DCist Pending comment about CaBi usage

I’m only posting this because I see a comment I made on DCist about CaBi usage is pending, and I’m not 100% sure what I wrote that would warrant a flag. Maybe saying race and income doesn’t explain everything but around here (DC) it is used to explain everything. In the case of the Capital Bikeshare race and income aren’t the major reasons in light of other information.

Looking at this image

CaBi bikeshare usage map
Image of CaBi usage and income. Note whiter areas with little to no bike share usage

So there are rich white areas of DC way west of the park where there are 0 ride per hour yellow dots. The DCist story interprets this as Capital Bikeshare failed to be available to all users because there are so few rides in Wards 7 & 8.

There are more stations in “areas with higher shares of white residents, lower poverty rates, higher income, and higher college attainment,” according to the report. CaBi’s user survey, which it undertakes every two years, bears this out. The 2016 survey found that 80 percent of Capital Bikeshare users were white, with Asian and Hispanic/Latino riders both at 7 percent, and African-American riders at 4 percent.

Yes.

As one of the 4% African American CaBi users, I’ll say there are more stations because there is more demand in my now predominately white, formerly predominately black neighborhood. I know there is lots of demand because if the morning weather is nice I need to get my butt out of the house before 7:30 or else all the working bikes nearest me are gone.  And there is lots of demand for slots near where I work, because I will encounter a full dock and try to figure out where is the closest empty dock may be.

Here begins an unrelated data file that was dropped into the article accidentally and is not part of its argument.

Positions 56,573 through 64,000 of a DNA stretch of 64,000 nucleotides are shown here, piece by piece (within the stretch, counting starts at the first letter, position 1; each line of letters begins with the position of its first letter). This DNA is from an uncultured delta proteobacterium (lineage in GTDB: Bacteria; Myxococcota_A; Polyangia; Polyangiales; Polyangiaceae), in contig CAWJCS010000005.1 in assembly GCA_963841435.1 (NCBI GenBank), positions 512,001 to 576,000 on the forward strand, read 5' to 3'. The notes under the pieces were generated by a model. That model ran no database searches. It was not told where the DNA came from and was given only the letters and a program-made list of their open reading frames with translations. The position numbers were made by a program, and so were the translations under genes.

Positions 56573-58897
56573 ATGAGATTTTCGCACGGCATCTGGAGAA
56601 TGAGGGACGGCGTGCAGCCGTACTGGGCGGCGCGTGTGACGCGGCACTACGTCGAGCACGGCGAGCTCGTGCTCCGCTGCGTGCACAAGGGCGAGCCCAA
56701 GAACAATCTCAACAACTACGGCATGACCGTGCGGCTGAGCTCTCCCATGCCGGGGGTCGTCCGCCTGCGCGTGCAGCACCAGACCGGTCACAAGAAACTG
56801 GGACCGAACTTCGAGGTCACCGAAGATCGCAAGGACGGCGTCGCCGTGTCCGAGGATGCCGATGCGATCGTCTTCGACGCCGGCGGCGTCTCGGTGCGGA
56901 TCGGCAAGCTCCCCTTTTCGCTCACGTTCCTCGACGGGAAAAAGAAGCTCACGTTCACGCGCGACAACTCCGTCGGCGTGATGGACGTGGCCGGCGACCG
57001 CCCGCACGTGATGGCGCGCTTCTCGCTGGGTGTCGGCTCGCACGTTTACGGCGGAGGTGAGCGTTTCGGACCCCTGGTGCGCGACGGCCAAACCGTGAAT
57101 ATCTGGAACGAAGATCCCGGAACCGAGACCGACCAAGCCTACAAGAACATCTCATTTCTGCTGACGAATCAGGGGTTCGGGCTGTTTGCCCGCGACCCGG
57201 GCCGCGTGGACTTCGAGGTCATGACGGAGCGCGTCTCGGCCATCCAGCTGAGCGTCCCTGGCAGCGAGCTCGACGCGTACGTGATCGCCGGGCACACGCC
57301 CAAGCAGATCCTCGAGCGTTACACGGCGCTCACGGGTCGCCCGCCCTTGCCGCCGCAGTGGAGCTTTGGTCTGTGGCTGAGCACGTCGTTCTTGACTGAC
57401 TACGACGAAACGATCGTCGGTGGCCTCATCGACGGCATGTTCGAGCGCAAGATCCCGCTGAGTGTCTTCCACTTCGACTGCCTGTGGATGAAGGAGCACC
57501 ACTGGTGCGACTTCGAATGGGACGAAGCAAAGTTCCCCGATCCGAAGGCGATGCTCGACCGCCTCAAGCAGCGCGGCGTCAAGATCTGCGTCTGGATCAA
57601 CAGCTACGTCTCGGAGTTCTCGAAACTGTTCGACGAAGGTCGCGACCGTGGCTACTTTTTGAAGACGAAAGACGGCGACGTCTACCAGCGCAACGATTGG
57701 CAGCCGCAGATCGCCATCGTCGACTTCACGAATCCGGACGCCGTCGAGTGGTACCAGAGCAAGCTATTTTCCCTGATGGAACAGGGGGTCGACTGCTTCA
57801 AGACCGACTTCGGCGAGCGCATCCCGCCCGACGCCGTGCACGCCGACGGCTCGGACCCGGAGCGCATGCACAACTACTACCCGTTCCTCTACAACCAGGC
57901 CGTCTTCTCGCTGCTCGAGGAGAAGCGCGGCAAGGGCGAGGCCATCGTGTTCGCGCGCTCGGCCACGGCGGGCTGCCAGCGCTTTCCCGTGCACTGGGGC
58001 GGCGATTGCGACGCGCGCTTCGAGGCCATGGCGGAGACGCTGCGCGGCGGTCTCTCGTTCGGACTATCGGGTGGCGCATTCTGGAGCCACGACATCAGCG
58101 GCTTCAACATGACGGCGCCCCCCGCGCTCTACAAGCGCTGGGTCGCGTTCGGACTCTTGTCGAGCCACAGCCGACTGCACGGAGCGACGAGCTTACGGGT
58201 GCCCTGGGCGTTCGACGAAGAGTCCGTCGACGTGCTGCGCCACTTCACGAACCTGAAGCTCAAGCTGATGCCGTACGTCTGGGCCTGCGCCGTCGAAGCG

Also if you look back at the map, the cluster of yellow is in a highly dense area with lots of retail/ jobs. The yellow along Massachusetts and Wisconsin Avenues NW into the areas of Upper Caucasia also are in dense-ish areas with retail.  What do we know about Wards 7 & 8? Not enough retail. Not enough grocery stores. Also it lacks density of say Ward 1.

If memory serves me I think I wrote that I would prefer to see an overlay looking at age and retail rather than race.

Affordable Chapman Stables?

Screen Capture of http://opendata.dc.gov/ data set of Affordable Housing

I started searching because the Open Data DC.gov site has a map so you can find affordable housing projects in the District. So I went to the side and drilled down to Truxton Circle.

So I saw Chapman Stables was in there and there are supposed to be 11 affordable unit of the 100 plus units. Six units are at 31%-50% AMI and 5 units at 61%-80% AMI.

But then I wondered. Wait. Condos have condo fees. These fees can start off reasonable and then if something happens creep or jump up. Then I wondered what do these affordable units look like? Are they segregated from the other units, like some apartment buildings?